Some people want to be rock stars. Some want to climb mountains. Some want to be the president. I wanted to see everything in New York City.
One day, a couple of years after I had moved to the city, I was waiting for a train after a late-night poker game at a friend’s house. I had won 30 bucks and was feeling lucky, and Leigh and I had been fighting so I didn’t want to go home yet. A train had just passed and the subway platform was empty except for me. I made my way down to the end of the platform, where a dull red sign marked the end of the space freely available to each of eight million New Yorkers, twenty-four hours a day, seven days a week, and marked the beginning of a mysterious world known only to a few small subsets of the city:subway, workers, graffiti writers, the homeless. I was sweating as I gazed down the tracks into the dirt and darkness. It was only one step past the sign, but the mental barrier was enormous. We live our whole lives as prisoners of artificial boundaries – boundaries put in place not by mountains, rivers, or walls but by people and institutions who simply tell us that they’re there. Crossing these boundaries, realizing that this prison that has been constructed in our minds doesn’t actually exist, isn’t physically difficult. But for people like me – people who had spent twenty-seven years waiting for the sign to say “Walk” before crossing the street – it can take an unprecedented act of will. I had to steady myself on the ” Do Not Enter or Cross Tracks” sign that marked this mental border and physically push my leg forward with my other hand in order to step around it, I went down the short ladder onto the tracks and started down the tunnel. Glancing back, I remembered the Woody Guthrie lyric from the fifth verse of “This Land is Your Land” – the one they don’t teach teach you in school or play on the radio.
As I was walking I saw a sign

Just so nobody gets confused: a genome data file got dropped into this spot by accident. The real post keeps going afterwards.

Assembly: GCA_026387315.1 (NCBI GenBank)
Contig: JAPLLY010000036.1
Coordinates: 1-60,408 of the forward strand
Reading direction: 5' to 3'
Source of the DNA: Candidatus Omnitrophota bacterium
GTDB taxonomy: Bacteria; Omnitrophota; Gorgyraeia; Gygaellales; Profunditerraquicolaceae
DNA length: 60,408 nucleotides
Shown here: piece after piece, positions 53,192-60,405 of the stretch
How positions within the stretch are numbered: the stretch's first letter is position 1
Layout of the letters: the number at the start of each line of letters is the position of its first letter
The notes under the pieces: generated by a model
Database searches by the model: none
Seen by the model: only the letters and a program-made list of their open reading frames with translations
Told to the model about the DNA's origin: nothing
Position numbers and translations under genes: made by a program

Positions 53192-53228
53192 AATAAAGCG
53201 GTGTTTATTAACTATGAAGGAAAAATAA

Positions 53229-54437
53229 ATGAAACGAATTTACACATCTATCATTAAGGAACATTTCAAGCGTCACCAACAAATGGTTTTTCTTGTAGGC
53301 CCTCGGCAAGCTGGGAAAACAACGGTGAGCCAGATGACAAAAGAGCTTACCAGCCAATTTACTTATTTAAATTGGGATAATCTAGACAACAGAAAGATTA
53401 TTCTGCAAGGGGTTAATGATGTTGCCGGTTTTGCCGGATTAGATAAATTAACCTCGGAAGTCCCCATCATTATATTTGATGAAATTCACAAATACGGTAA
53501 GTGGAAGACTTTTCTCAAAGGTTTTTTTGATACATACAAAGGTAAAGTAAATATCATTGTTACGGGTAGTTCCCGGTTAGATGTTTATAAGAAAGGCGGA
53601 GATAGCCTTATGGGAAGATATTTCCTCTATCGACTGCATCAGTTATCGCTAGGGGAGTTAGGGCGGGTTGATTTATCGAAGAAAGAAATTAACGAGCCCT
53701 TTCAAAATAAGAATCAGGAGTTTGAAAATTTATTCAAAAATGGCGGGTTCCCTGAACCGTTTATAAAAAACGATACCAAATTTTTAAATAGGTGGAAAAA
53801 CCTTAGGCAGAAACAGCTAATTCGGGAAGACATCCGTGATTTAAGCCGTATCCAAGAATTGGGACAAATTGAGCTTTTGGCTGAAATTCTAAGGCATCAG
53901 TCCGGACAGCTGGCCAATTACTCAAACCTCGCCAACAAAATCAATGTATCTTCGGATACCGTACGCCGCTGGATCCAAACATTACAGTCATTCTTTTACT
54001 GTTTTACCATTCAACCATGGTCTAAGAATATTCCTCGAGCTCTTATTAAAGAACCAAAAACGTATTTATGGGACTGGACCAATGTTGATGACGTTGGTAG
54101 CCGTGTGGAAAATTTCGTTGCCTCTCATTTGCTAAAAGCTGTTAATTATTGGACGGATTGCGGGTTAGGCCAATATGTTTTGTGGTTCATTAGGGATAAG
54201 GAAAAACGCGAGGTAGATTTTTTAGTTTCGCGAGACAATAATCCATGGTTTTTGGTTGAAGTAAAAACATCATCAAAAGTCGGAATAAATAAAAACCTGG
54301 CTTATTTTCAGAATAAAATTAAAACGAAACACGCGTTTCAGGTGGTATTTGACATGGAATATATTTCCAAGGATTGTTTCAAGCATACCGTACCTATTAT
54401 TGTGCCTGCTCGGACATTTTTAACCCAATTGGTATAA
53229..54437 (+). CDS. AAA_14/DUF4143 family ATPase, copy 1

And on the sign it said ” No Trespassing.”
But on the other side it didn’t say nothing,
That side was made for you and me.
Of course, Woody Guthrie’s side of the sign probably had open fields and a nice cool breeze blowing, not striped “No Clearance” signs and 600 volts of direct current in the form of the third rain running next to him a foot away.
That first time I didn’t go far, or stay long, or really even see much I couldn’t already see from the platform. But the sensation, the feeling of being in a new environment I’d only thought abut experiencing, was there. The light, the smell, the air were all different. My curiosity had been satisfied, another perspective on the city gained. To me it was amazing.
When I got back to the platform, panting not from exhaustion but excitement everything in the station was exactly the same. No alarms had gone off, no overzealous straphangers had “seen something and said something.” No police had suddenly appeared, waiting expectantly for me to return before whipping out their handcuffs with a patronizing quip. The only thing that was different was me. It wasn’t just the act. It was the opening of possibility, the realization that the boundaries that had kept me from sating this desire were totally in my head. In addition to the dozens of neighborhoods and thousands of streets above, more than a hundred miles of tunnels underneath New York City had now been added to my mental geography And if these boundaries were a figment of my imagination, what other boundaries were as well? i had wanted more, and now I realized that I could have it. The experience was like giving someone who struggles with a small coffee addiction his first hit of cocaine.
Since that first step, I’ve walked tracks on seven different subway systems around the world. I’ve gotten this same slightly nauseated feeling of nervousness, the same adrenaline-fueled alertness, every time. I never fight it; in fact, I’ve long since learned to welcome it.